Peery Lake and Paroo River Wetlands fill in once-in-a-decade outback event

A rainbow forms and storm clouds gather over an outback scene, north of Alice Springs, Northern Territory. November 1989. (Source: Robert Kerton)

After almost a decade dry, Peery Lake in far west New South Wales has filled thanks to soaking rains from Queensland.

The ephemeral lake is a part of the Ramsar-listed Paroo River Wetlands and is an important part of a shrinking network of habitats for many of the world’s water birds.

Paroo Darling National Park ranger Jo Shalders said the water was a very welcome relief for plants, animals, and humans alike.

“We have been in severe drought for at least the last ten years,” she said.

“This event is going be an absolutely amazing boom in this area for localised breeding and reproduction of native species, and for migratory birds that will come for this event.”

A shrinking habitat

The Paroo River Wetlands are one of 66 in Australia internationally protected by the Ramsar Convention on Wetlands.

They are fed by the Paroo River, the only remaining free-flowing river in the Murray-Darling Basin.

Starting from the Warrego range in Queensland, water can take months to work its way down through the Paroo catchment, eventually ending up in the lake.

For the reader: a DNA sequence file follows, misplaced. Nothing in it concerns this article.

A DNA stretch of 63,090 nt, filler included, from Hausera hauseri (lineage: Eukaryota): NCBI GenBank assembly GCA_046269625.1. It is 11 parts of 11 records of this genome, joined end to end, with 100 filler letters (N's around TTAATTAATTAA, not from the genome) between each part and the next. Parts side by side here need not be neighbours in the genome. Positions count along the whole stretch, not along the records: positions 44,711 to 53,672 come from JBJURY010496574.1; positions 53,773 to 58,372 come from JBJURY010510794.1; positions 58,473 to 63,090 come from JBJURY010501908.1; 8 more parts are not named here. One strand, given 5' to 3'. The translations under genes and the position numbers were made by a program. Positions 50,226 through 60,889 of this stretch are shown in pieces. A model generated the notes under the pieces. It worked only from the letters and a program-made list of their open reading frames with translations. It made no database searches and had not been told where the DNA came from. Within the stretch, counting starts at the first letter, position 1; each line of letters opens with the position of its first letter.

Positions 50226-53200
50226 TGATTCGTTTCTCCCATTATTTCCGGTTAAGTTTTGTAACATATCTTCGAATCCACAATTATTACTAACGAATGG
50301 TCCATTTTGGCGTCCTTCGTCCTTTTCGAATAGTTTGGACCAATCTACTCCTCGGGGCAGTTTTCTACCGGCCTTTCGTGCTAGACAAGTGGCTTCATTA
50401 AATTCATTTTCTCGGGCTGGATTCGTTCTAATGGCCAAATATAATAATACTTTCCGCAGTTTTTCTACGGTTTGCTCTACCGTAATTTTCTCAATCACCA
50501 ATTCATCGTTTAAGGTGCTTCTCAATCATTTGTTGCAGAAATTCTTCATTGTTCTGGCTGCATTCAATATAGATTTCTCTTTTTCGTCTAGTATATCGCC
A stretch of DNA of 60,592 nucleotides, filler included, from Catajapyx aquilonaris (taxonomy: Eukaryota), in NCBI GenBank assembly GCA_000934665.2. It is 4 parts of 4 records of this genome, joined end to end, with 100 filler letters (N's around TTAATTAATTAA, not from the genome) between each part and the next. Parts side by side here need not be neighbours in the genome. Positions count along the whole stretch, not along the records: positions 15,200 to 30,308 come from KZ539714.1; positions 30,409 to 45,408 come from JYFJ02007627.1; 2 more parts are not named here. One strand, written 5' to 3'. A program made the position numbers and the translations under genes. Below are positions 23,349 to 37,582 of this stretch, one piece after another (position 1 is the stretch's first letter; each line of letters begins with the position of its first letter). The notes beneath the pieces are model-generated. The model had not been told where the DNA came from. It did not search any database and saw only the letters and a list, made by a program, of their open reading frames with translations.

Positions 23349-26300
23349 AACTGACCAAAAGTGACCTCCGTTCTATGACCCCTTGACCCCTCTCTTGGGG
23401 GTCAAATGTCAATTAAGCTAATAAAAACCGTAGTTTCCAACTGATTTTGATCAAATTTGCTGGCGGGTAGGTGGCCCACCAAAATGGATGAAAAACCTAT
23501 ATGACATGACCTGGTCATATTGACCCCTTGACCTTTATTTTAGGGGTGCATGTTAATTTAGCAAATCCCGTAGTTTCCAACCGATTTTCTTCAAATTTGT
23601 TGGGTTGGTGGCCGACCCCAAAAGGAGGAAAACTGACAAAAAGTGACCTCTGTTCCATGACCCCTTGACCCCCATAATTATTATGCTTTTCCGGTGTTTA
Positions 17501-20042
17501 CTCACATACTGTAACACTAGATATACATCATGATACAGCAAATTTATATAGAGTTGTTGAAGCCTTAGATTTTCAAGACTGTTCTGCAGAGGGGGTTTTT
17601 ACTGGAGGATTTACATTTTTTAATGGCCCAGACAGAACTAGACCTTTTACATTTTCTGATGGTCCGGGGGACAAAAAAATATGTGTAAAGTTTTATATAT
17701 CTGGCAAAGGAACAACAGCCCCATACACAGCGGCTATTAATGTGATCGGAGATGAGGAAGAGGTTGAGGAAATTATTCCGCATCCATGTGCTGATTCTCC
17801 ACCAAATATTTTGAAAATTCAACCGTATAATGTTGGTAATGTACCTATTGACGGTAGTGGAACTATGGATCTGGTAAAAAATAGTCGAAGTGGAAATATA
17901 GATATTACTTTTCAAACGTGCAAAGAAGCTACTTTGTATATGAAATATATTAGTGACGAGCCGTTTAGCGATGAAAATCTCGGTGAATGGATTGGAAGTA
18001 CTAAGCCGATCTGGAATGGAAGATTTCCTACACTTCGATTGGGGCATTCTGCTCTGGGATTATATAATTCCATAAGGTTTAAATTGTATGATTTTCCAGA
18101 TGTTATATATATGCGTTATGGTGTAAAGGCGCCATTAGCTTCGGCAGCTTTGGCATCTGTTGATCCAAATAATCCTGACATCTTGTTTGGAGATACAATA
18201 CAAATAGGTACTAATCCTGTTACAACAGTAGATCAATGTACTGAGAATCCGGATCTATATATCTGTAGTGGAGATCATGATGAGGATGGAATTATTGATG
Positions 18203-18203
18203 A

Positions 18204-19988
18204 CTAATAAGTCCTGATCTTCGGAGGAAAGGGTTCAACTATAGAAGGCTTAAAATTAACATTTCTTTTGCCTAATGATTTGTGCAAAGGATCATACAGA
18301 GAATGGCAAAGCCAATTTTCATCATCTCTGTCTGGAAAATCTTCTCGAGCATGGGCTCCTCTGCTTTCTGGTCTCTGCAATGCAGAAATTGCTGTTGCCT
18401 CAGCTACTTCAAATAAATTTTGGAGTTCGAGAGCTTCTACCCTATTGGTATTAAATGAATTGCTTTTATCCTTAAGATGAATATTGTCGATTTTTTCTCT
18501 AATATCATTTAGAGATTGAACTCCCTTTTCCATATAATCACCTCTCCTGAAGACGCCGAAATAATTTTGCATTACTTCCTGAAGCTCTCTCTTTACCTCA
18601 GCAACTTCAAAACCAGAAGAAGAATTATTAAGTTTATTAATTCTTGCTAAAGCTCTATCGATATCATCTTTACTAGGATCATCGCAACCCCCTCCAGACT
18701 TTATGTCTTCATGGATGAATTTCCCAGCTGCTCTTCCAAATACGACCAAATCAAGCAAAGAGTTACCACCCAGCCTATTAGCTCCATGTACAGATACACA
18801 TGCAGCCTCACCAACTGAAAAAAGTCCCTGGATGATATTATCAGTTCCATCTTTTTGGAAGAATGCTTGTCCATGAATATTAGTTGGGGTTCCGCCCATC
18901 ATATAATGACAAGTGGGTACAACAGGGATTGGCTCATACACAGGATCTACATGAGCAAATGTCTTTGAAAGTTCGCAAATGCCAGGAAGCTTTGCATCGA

Ms Shalders said as human life continues to encroach on the world’s unique habitats, the Paroo River Wetlands are an increasingly rare place for water birds to breed and migrate to.

“That’s partly due to how it fills, which is unique, and it supports a high level of biodiversity including threatened species and threatened ecological communities.”

Up to 40,000 waterbirds and 42 species have been recorded at the wetlands, including the sharp-tailed sandpiper which migrates all the way from Siberia.

A lot of excitement

It is hoped the rare phenomena of water in the lake will attract visitors to the Paroo Darling National Park and to nearby towns which have been quiet through drought and more recently the COVID-19 lockdowns.

Senior field officer and Barkindji man Kyle Whyman grew up in the area and said locals were thrilled to have water in the rivers and lakes again.

“You get a lot of people excited to see the water,” he said.

“It does bring a lot of business to White Cliffs and Wilcannia.”

He said seeing the lake at its full potential made him proud to work on the park.

“Growing up I never really knew this existed,” he said.

“If I wasn’t with this job I’d never have been able to see the things I’ve seen here.

Originally published by the ABC, 1 July 2020.